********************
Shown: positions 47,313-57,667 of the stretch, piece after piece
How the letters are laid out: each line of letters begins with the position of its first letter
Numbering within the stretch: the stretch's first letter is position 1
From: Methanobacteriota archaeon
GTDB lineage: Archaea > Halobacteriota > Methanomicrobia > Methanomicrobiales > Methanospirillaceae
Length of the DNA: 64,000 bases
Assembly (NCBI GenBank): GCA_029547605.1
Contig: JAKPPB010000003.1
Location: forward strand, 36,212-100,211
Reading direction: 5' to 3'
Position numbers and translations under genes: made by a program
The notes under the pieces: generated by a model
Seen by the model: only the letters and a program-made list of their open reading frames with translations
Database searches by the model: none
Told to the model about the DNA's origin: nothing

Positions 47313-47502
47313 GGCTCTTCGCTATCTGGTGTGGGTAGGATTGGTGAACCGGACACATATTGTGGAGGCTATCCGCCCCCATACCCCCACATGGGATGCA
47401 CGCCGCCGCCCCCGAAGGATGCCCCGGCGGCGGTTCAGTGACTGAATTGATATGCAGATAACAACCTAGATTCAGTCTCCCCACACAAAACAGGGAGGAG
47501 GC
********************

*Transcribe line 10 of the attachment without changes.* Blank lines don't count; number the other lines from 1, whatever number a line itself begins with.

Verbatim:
Reading direction: 5' to 3'